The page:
John Ritenbaugh, reflecting on offertory sermonettes he has heard in the past, many of which seemed to emphasize that people were not sacrificing enough for the work, explores other motivations for giving. When Paul attempted to motivate the Corinthians (a wealthy congregation which had received spiritual gifts), he compared …
The Pastor General of a well-known church made a statement that turned the giving of offerings into a competition and a rich man's game. Is this God's intent?
Richard Ritenbaugh, comparing the tax systems devised by human governments with God's offerings, observes that mankind's tax laws are intricate, while God's system of offerings are straightforward. Deuteronomy 16:16 does not specify the exact amount of the offering, but does ask us to make a thoughtful recollection of the …
Christ's sacrifice was both a sacrifice (fulfilling the law, which requires the shedding of blood for expiation from sin) and an offering (freely given).
John Ritenbaugh in this offertory message suggests that unfortunately, for many people, much their lives have often been dominated by fear of loss. Fearing loss of face (or loss of image) may lead to lying. Fear of any kind is never an excuse to break any of God's laws. God wants us to learn the principle of reciprocity- that …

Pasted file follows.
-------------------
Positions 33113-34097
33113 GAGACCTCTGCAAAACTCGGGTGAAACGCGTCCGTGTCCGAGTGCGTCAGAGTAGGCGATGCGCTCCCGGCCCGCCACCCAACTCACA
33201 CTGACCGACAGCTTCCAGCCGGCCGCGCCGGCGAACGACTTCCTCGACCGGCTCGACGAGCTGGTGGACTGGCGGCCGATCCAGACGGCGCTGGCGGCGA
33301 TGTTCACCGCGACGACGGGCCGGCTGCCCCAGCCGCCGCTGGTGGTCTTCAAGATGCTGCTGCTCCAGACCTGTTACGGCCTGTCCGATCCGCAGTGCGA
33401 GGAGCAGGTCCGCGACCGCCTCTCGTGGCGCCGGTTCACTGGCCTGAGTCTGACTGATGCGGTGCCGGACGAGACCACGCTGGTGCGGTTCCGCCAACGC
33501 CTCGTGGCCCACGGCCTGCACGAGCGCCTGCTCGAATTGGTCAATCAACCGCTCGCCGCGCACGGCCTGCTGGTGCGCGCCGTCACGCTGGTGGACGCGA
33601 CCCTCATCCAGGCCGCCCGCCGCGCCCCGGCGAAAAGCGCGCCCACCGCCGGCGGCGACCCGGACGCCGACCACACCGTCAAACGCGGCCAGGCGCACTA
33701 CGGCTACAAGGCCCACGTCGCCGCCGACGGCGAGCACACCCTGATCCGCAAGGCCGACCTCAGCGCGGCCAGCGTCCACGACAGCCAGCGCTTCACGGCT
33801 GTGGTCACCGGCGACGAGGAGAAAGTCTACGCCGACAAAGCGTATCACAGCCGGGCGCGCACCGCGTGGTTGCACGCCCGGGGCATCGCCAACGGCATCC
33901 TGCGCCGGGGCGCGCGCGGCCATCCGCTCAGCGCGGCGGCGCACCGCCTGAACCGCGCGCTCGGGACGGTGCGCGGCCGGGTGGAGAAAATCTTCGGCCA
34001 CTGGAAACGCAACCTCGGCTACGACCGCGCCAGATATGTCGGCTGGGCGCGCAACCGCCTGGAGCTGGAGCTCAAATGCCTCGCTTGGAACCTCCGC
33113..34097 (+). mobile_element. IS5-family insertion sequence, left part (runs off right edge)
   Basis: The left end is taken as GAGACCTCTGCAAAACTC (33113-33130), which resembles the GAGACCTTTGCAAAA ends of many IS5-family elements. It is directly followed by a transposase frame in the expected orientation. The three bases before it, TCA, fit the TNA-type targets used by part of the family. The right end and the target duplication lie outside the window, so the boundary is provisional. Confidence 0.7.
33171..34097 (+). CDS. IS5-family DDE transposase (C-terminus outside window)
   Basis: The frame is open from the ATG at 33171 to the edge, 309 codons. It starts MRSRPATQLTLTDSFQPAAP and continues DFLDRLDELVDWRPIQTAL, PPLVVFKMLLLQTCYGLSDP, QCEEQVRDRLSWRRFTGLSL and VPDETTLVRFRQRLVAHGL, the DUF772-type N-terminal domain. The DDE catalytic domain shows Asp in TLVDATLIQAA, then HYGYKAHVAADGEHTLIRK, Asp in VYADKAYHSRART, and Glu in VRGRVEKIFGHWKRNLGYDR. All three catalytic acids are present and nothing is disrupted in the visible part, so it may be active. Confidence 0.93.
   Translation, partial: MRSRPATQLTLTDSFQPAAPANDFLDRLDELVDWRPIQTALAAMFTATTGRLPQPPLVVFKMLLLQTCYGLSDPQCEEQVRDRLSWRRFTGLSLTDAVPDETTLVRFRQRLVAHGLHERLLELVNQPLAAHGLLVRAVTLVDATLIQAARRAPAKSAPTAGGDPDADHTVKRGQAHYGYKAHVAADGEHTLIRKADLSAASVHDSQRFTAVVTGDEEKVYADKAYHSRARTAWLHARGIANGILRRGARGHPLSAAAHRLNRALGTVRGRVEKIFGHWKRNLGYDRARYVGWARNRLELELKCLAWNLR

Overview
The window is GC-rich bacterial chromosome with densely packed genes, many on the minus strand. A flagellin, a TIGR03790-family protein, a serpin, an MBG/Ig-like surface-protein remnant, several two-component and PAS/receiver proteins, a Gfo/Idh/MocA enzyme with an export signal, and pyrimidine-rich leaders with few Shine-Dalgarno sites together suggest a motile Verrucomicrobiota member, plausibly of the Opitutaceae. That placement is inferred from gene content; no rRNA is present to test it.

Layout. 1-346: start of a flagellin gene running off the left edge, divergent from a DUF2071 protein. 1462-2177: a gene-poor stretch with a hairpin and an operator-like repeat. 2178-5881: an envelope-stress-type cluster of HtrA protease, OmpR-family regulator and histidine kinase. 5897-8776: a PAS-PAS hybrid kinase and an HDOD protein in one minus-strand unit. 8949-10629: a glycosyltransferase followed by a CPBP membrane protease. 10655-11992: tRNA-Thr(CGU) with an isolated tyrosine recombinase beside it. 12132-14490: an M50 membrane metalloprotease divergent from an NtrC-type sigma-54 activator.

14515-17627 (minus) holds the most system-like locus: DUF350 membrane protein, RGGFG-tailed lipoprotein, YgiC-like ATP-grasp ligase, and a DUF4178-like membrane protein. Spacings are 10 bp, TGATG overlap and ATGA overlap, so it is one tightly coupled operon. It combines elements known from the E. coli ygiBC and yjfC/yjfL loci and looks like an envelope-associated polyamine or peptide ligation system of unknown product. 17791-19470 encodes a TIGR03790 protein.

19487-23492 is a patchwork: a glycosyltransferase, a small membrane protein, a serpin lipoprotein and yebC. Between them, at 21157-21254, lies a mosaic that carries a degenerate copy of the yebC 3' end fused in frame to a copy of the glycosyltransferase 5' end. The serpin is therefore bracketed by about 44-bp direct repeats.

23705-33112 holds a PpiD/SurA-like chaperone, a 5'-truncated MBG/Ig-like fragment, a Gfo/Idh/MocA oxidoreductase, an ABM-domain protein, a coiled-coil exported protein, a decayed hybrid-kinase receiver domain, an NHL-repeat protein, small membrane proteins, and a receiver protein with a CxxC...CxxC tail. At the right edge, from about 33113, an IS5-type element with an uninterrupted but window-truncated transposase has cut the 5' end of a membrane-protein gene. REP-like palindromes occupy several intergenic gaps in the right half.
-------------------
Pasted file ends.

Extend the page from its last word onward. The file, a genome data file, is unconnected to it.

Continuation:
Members of God's church are required to give offerings during God's holy days (Deuteronomy 16:16), and we are told to give as we are able (verse 17). Both we and God will get more out of our offerings, especially spiritually, when we plan our giving.
The sacrificial system of Leviticus typifies spiritual sacrifices which we perform under the New Covenant. The animal sacrifices focused on total commitment.
Martin Collins, reflecting on the foulest smelling item on the earth, namely the Titan Arum flower, emitting the odor of rotting flesh, contrasts it with the wonderful aromas recorded in scripture, sweet aromas from burnt offerings, fragrant incense, symbolic of prayers. If the Israelites were to use this incense for profane or …
Christianity has both an inward aspect (building godly character or becoming sanctified) and an outward aspect (doing practical good works).
The Bible shows that economic disparity is a given. Scripture teaches that we should voluntarily help the poor rather than be coerced by the government.
This comprehensive overview of tithing explores the attitudes we should have toward tithing, the purposes of the tithe, and the benefits of tithing.
Wealth accumulated by honest work and diligence will be blessed, but hastily acquired by any kind of theft or dishonesty will be cursed.
Jesus, showing the spirit of the law, warns against rash divorces, taking oaths, invoking God's name frivolously, realizing that a covenant is binding.
Many churches understand tithing but do not believe that God commands them for today. However, tithing has always been God's way of financing His work on earth.